The Law Society: Find A Solicitor App
User Experience, Feedback Models and Recommended Usability Testing
The Law Society asked me to look at how the feedback models of its directory website, Find A Solicitor, can be improved. I looked at the society accreditation schemes and interviewed a member who was a solicitor before proposing that the website should be used for:
• A “public-facing” customer touchpoint
• An assessment tool that supports an accreditation system focussed on outcomes
• A data point that allows customer engagement to be systematically measured
• An “online hangout” where members and customers interact as a community
Tictrac: Lifestyle Real-Time Tracking Platform
User Experience, Lightspeed Research (Kantar / WPP)
Tictrac is a real-time tracking and data analytics platform that captures lifestyle,
demographic and behavioural data through an intuitive interface. Data is
- users self-reporting activities
- through API connections
to over 40 third party services like MyFitnessPal, Facebook, Twitter, Runkeeper, Withings and many more.
The Tictrac platform was designed as a consumer web service, enabling users to
track any aspect of their lives (ex.: fitness, food/drink consumption, email
behaviour, stress, medical conditions, sleep, weight, new baby, productivity, etc)
and learn more about themselves from their own data. As a result, the platform
generates significant amount of consumer lifestyle data, which is complementary
to Kantar Group’s market research business.
Kantar and Tictrac Partnership
As part of a dedicated business partnership between Kantar Group and Tictrac, Tictrac customised its consumer web platform to be used across Kantar
Group’s market research businesses via the Lightspeed Research panel
Benefits of the integration of the Tictrac platform into LSR studies:
- Enhance respondent profile richness
- Lifestyle data
- Behavioural data
- Demographic data through API syncs offered by Tictrac
- Validate survey responses (do respondents do what they say they do?)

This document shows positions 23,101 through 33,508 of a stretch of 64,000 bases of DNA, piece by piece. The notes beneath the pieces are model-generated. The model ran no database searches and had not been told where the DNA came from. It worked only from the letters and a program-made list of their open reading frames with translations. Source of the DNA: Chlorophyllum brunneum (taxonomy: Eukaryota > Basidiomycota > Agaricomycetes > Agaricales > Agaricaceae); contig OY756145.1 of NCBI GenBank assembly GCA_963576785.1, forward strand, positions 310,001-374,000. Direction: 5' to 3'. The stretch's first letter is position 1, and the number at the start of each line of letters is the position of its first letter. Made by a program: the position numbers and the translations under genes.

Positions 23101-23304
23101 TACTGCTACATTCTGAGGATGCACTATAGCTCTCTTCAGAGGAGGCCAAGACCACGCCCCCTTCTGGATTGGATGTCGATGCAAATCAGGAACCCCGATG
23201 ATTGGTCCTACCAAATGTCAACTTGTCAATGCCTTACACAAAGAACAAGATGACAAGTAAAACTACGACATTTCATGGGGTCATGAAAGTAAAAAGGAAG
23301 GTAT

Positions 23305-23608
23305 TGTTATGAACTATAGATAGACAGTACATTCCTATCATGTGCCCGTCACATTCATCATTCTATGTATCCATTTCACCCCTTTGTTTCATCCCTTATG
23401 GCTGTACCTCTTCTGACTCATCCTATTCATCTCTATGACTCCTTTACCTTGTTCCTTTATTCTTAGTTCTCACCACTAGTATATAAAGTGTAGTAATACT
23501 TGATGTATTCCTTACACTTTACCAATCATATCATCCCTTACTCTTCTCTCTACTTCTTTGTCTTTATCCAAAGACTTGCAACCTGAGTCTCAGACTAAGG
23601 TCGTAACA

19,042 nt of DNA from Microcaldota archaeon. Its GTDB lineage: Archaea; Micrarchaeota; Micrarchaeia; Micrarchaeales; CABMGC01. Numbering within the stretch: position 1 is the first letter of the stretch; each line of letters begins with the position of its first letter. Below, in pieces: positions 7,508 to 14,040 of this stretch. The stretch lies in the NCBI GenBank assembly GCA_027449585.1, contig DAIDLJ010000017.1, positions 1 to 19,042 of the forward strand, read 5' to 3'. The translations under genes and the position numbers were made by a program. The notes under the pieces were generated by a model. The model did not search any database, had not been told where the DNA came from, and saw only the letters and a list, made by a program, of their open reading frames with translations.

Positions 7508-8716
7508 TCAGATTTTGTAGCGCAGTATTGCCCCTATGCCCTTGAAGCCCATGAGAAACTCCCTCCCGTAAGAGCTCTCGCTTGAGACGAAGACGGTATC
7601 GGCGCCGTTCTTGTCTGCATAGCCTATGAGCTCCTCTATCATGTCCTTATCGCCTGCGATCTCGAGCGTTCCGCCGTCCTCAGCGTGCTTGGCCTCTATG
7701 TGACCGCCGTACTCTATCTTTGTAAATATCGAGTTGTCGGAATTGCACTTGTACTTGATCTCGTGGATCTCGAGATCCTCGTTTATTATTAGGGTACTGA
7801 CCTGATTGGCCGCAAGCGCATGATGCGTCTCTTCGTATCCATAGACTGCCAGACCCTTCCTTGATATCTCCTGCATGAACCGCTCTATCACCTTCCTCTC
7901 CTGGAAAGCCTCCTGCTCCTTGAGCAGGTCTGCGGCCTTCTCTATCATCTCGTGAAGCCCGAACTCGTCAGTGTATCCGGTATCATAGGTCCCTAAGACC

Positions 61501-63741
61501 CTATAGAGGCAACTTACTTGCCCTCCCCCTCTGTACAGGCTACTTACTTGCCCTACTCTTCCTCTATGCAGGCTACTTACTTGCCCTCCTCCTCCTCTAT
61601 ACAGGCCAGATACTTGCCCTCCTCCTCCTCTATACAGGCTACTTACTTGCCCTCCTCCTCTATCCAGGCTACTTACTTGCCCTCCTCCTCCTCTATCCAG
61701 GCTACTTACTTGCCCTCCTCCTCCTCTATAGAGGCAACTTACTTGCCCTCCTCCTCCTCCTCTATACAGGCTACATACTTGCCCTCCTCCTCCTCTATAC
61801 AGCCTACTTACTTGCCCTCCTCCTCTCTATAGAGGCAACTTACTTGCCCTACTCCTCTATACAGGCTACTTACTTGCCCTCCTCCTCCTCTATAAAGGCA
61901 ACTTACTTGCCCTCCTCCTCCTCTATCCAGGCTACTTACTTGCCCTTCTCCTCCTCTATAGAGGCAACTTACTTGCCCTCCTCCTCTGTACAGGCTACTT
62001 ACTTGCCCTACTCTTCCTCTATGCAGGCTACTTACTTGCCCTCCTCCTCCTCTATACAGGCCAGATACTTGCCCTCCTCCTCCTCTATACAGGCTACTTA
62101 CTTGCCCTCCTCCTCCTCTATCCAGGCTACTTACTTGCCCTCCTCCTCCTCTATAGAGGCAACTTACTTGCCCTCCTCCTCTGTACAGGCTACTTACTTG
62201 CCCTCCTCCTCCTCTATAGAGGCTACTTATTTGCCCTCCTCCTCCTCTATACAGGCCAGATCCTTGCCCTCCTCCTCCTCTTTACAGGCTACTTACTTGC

- Extend the lifetime value -minimise respondent decay through increased
- Secure higher quality data across segments
- Increase differentiation in the market research sector
On behalf of Lightspeed Research, I oversaw several integration projects that covered:
1. Redesign of the Tictrac Web User Interface tailored for:
a. The administrative use of LSR Managers
b. The data capture of LSR Panelists
2. Tictrac Lifestyle Tracking Application
3. Mobile App (iOS and Android)
4. Platform Management System
5. Data Reporting Tool
6. User Engagement and Communications
7. Multilingual Engine
8. LSR Unique ID Integration
9. Secure Platform Database and Hosting environment
mC+ Passive Meter: A Survey On User Incentives
User Experience, Lightspeed Research (Kantar / WPP)
13-15 November 2013
To find out how we could retain and encourage prospects and users to download the mC+ passive meter, we sent out the mC+ incentive survey to 2000 panellists on Wednesday, 13 November 2013, followed by another 2000 on Friday, 15 November 2013, due to the low number of completes.
In total, we got 212 completes.
About 51% of the 212 respondents say they prefer cash. Another 21% prefer MySurvey points, and almost the same number of people state that they prefer Amazon gift code.
Sweepstake is not popular among this small number of samples.
We asked, in an open question, if they have any suggestions for rewards. Some 59% say they have no idea, whilst 16% suggested gift cards as a form of token to be redeemed for goods at departmental stores or restaurants.
I recommended the Lightspeed Research team to spend a bit more time in the next survey crafting an introduction that does not screen out the panellists at the first question.
mC+ Passive Meter: Usability & Effort Score Survey
User Experience, Lightspeed Research (Kantar / WPP)
We sent out a survey to a total of 3035 respondents to ask if they find using the mC+ passive meter app easy. The majority of respondents said they would not mind using the passive meter app if they were informed beforehand via email or SMS that we were about to roll out a new survey incentive. They also would like to be reassured that their privacy was protected in order to download the app.
Breakdown of respondents I surveyed:
- Pre-registered: 540 (17.8%)
- Installed: 712 (23.5%)
- Registered: 554 (18.3%)
- Dormant / Inactive: 1182 (38.9%)
- Wrong batch number: 47 (1.5%)
The use of emails in communicating safety concerns in a neighbourhood watch project in South London.